Lots of maidens

We continue to have new peers introduced, most often now three at a time.  The influx of new peers not only puts pressure on space (in the chamber and in office resources) it also means that we are having a large number of maiden speeches.  Today may be a record.  There are no less than seven maiden speeches in a debate on women in society.

About Lord Norton

Professor of Government at Hull University, and Member of the House of Lords
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7 Responses to Lots of maidens

  1. Croft says:

    I do find it slightly disappointing how empty the house often is when debating important clauses of bills that make real differences (good or bad) to people lives compared to how full to the gunwales it always seems on certain vague discussion debates. I don’t think this was helped by the somewhat tone to some of the speeches.

    • Lord Norton says:

      Croft: Indeed, attendance can be variable. There are certain subjects, such as sex, death and religion that will attract a good attendance and other topics that will not. Quantity, though, should not be confused with quality. Some of the best and most influential debates are those in which relatively few – but extremely well informed – peers participate.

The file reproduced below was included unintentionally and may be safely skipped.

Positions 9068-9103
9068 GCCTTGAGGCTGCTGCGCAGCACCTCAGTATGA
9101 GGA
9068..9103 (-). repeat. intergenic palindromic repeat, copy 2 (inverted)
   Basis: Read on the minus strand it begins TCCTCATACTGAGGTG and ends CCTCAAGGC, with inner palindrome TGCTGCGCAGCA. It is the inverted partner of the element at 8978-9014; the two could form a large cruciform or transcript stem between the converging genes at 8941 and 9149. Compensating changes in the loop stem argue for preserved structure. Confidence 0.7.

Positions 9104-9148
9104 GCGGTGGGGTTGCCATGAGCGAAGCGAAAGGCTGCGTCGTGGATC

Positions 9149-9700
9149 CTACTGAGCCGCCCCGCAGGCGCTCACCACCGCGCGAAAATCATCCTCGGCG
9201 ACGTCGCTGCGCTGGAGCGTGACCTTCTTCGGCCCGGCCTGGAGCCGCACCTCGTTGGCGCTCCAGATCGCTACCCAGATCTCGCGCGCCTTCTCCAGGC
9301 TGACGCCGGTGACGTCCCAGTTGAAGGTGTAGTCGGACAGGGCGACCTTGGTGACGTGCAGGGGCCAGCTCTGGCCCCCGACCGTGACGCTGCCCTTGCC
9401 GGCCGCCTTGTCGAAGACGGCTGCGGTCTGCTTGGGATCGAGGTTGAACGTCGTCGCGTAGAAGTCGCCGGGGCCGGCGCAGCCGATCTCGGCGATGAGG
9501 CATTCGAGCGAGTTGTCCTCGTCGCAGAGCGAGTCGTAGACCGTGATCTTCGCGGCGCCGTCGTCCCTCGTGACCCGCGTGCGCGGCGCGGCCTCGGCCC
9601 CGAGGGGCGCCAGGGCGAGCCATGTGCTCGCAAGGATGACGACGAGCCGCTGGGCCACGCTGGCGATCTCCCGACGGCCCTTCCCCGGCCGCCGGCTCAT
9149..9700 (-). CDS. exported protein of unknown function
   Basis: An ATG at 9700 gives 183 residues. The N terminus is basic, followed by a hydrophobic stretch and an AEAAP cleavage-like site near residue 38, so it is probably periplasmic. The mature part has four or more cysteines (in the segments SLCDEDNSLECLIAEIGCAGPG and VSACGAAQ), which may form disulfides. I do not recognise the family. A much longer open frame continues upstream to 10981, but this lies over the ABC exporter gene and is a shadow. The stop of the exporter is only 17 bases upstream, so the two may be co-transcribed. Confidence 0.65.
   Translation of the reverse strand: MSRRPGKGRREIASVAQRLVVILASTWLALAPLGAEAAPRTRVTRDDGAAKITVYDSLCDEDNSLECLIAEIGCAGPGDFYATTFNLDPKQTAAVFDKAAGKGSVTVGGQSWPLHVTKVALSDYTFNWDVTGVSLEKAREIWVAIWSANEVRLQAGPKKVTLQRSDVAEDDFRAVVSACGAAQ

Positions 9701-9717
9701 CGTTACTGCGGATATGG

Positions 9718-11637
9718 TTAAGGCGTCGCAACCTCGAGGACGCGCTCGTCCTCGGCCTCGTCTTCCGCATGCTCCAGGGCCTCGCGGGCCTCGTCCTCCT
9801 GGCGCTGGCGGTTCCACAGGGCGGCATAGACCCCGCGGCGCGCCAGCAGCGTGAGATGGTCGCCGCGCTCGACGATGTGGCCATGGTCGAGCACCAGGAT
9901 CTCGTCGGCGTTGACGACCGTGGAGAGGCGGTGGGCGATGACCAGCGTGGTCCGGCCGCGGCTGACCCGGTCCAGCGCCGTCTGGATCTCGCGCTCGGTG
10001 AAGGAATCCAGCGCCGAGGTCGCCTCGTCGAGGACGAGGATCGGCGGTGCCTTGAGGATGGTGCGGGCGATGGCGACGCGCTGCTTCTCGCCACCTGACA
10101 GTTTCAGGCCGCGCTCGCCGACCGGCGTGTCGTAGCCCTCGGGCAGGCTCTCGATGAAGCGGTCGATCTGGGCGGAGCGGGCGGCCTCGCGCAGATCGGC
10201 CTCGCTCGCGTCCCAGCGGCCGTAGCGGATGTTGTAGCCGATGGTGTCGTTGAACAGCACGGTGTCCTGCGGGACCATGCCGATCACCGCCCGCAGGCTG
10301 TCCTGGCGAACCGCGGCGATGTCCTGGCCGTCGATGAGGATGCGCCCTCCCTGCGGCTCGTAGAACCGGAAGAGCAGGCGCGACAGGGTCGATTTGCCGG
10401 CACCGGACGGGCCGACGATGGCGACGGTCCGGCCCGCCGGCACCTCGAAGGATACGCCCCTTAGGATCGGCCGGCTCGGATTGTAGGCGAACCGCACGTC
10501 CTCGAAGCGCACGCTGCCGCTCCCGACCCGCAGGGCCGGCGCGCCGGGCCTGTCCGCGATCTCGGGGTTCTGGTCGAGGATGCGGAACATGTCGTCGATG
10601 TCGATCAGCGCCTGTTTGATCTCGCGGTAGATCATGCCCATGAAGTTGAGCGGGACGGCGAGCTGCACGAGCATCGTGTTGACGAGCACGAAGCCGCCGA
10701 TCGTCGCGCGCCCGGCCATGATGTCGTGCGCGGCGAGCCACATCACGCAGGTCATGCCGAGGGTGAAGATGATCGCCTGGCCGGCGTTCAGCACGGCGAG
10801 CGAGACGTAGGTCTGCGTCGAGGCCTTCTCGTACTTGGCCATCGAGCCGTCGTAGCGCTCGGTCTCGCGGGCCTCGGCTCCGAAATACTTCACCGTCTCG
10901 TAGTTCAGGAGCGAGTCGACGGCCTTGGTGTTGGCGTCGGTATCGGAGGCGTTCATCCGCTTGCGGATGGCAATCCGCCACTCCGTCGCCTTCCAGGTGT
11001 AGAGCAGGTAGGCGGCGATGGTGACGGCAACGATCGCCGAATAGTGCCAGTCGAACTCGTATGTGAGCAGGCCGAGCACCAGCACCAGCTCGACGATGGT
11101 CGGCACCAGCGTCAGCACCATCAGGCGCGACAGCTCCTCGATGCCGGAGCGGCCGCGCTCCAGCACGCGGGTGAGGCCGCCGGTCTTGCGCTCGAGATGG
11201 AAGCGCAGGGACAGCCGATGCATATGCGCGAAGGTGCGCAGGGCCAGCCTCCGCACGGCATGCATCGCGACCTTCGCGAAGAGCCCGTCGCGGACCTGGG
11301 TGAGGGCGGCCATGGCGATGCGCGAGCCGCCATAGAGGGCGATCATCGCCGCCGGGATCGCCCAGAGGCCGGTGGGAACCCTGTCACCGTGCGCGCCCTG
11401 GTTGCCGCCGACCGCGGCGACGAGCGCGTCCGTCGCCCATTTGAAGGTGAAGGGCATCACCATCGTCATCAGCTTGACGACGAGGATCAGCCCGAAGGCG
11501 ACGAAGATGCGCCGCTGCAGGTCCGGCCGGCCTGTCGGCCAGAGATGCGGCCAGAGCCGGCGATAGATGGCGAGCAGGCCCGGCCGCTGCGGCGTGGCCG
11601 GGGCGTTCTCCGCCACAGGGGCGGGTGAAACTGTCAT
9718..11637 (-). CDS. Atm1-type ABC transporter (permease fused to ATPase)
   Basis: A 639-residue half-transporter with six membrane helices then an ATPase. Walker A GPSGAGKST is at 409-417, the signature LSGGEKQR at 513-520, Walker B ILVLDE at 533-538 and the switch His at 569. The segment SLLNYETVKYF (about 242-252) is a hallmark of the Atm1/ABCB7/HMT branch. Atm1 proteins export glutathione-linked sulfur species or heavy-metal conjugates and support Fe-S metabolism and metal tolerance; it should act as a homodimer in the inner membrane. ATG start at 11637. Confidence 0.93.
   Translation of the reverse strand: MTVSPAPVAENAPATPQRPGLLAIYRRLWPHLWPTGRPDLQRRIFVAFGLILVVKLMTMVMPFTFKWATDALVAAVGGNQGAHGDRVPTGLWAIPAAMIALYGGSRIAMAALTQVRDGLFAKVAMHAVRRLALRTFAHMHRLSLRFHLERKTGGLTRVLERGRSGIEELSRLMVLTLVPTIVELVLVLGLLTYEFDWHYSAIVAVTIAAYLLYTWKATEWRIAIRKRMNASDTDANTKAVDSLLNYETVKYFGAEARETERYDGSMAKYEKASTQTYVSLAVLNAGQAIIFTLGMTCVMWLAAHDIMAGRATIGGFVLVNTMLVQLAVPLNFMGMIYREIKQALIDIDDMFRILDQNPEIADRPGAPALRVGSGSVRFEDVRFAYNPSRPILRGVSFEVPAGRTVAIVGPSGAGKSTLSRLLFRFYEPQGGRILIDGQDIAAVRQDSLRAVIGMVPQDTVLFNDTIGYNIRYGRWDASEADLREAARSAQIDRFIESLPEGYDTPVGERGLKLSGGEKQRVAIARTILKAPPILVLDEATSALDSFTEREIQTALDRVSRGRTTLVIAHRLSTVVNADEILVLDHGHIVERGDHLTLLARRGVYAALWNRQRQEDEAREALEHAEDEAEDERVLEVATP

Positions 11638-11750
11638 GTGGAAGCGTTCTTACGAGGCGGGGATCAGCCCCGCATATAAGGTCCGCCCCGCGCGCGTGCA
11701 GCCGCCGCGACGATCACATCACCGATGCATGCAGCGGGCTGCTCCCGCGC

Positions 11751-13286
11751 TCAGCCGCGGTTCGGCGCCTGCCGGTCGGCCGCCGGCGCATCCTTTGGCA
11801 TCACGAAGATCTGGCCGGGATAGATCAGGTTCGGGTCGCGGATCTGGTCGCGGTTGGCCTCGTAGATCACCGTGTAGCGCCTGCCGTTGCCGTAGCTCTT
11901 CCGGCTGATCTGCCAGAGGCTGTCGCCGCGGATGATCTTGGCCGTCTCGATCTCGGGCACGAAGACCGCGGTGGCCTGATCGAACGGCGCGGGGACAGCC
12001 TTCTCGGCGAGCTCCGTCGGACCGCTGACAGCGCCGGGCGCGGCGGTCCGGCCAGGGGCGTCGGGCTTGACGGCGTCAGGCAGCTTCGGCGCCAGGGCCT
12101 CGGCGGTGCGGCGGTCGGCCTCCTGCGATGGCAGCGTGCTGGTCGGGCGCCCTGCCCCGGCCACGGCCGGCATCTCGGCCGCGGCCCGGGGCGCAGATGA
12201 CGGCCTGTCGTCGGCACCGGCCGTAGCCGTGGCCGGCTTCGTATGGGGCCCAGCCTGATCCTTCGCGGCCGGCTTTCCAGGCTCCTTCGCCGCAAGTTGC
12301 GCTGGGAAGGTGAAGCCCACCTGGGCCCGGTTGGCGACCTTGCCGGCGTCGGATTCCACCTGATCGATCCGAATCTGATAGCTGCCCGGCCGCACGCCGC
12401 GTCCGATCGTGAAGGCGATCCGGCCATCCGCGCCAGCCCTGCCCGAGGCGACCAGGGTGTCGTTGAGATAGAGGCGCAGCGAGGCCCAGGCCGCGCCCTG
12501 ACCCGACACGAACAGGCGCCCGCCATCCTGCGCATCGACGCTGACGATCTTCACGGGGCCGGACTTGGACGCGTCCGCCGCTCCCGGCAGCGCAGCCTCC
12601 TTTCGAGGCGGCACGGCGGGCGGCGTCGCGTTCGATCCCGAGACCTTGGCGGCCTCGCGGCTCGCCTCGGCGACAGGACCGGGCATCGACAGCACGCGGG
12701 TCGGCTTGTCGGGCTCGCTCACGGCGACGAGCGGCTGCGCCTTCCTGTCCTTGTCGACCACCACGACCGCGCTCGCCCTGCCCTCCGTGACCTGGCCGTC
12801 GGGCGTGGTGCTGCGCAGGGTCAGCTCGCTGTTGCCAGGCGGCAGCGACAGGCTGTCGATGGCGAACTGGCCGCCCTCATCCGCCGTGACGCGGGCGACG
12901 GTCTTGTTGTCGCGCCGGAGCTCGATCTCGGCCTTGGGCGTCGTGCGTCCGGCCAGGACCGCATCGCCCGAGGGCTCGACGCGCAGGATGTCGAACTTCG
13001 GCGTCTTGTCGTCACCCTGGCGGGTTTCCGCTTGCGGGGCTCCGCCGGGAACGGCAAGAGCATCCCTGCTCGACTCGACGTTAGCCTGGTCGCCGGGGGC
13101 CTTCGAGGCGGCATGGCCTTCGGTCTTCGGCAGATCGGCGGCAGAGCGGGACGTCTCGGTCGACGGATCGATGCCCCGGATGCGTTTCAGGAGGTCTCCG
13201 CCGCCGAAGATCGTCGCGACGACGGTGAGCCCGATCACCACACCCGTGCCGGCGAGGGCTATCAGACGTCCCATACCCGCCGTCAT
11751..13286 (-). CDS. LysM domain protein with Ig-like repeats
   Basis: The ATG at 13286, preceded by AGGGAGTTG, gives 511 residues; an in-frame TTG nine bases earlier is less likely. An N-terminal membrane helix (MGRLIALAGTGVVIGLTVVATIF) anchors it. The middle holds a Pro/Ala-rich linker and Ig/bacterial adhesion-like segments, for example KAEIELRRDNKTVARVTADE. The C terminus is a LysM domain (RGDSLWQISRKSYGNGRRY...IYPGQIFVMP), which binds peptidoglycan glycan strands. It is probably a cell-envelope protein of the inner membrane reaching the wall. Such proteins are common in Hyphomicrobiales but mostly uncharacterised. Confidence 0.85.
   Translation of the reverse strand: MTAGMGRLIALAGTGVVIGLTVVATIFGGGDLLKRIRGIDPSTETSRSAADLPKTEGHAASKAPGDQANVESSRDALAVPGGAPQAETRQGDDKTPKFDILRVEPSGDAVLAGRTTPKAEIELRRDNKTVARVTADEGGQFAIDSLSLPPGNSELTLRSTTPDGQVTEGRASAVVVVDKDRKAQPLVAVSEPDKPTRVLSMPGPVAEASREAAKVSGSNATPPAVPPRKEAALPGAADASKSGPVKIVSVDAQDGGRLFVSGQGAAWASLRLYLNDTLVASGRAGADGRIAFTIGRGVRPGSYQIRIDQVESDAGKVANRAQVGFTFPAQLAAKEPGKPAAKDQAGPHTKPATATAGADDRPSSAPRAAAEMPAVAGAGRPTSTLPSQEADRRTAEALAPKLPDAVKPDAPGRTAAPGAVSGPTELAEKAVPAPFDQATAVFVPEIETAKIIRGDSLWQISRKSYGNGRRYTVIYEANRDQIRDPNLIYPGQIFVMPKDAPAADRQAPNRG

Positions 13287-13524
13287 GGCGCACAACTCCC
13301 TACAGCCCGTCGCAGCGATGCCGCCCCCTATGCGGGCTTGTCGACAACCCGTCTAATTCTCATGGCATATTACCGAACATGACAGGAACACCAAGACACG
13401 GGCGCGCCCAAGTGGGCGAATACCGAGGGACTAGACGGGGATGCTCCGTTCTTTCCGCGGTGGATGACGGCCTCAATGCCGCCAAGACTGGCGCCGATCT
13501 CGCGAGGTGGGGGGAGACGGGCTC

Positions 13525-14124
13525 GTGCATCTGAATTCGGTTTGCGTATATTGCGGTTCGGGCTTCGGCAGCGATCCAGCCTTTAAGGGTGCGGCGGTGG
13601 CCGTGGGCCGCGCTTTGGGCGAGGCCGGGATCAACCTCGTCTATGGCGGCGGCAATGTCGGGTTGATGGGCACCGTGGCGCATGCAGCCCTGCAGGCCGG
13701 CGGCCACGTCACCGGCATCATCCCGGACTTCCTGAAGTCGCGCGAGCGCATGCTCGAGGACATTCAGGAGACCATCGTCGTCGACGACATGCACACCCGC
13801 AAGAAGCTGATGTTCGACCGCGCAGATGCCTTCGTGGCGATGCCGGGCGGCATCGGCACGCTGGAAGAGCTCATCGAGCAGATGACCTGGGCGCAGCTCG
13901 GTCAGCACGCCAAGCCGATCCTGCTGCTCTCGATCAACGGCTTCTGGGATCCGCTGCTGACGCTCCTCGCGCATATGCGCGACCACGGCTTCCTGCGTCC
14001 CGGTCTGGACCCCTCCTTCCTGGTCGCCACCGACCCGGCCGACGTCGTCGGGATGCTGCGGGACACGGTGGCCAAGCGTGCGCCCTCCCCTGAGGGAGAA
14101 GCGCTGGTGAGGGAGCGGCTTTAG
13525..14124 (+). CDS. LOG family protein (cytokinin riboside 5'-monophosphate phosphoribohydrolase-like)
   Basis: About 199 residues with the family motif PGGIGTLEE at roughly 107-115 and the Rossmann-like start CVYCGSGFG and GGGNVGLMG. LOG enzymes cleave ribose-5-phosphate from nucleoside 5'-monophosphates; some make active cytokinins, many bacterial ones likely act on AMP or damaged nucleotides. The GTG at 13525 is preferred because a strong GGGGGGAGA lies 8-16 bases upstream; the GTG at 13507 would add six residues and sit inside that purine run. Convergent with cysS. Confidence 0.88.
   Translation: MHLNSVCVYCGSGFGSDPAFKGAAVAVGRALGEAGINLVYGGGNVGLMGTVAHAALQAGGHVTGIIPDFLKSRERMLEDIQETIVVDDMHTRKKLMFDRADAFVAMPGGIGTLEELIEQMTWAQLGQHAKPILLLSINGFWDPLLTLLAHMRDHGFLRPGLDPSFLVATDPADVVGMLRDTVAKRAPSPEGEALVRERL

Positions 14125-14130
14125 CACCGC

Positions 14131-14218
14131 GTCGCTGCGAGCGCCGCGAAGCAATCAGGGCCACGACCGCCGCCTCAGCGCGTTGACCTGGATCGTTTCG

• Croft says:

        (My last sentence originally contained a more sceptical remark but I removed it without rewriting – somewhat messing with the sentence. )

        I agree sometimes the small debates can be the most interesting. Still I do think it would reflect better on the house if peers did think twice about all rushing to the ‘cuddly animal/apple pie’ (insert your own subject no one is going to launch a tirade against) debates.

        PS is there an unwritten rule that temporal peers give way to spiritual (when the both stand at the same time) as during a debate a few days back this seemed to be implied?

  2. Carl.H says:

    A debate on women ! I thought that was a regular occurrence…in the bar ! And they`re mostly likely maiden speeches too, like a maiden over…no one actually scores !


  3. Carl.H says:

    Labour’s Graham Allen, Chair of the new Political and Constitutional Reform Select Committee, complained that the government decision to take the second reading of the Parliamentary Voting System and Constituencies Bill on the first day Parliament returns after the recess (6 September) shows that “despite all of the talk about new politics, the old politics is still alive and well in many parts of Whitehall”.

    Mr Allen says Parliament should have the chance to undertake serious pre-legislative scrutiny through his select committee. The timing announced today effectively allowed only two brief sessions of evidence-taking to inform MPs before second reading.
    That, he says, “plays into the hands of the anti-reform faction who may rightly claim that Parliament is being bounced into accepting this fundamental change to our democracy”.

    • Lord Norton says:

      Carl.H: Indeed, this is an issue of considerable concern. It also came up on Wednesday in the Constitution Committee when we were taking evidence from Peter Riddell, Professor Robert Hazell and Professor Robert Blackburn. They also expressed concern about the limited opportunity for pre-legislative scrutiny. It is a subject on which I am hoping to initiate a debate.

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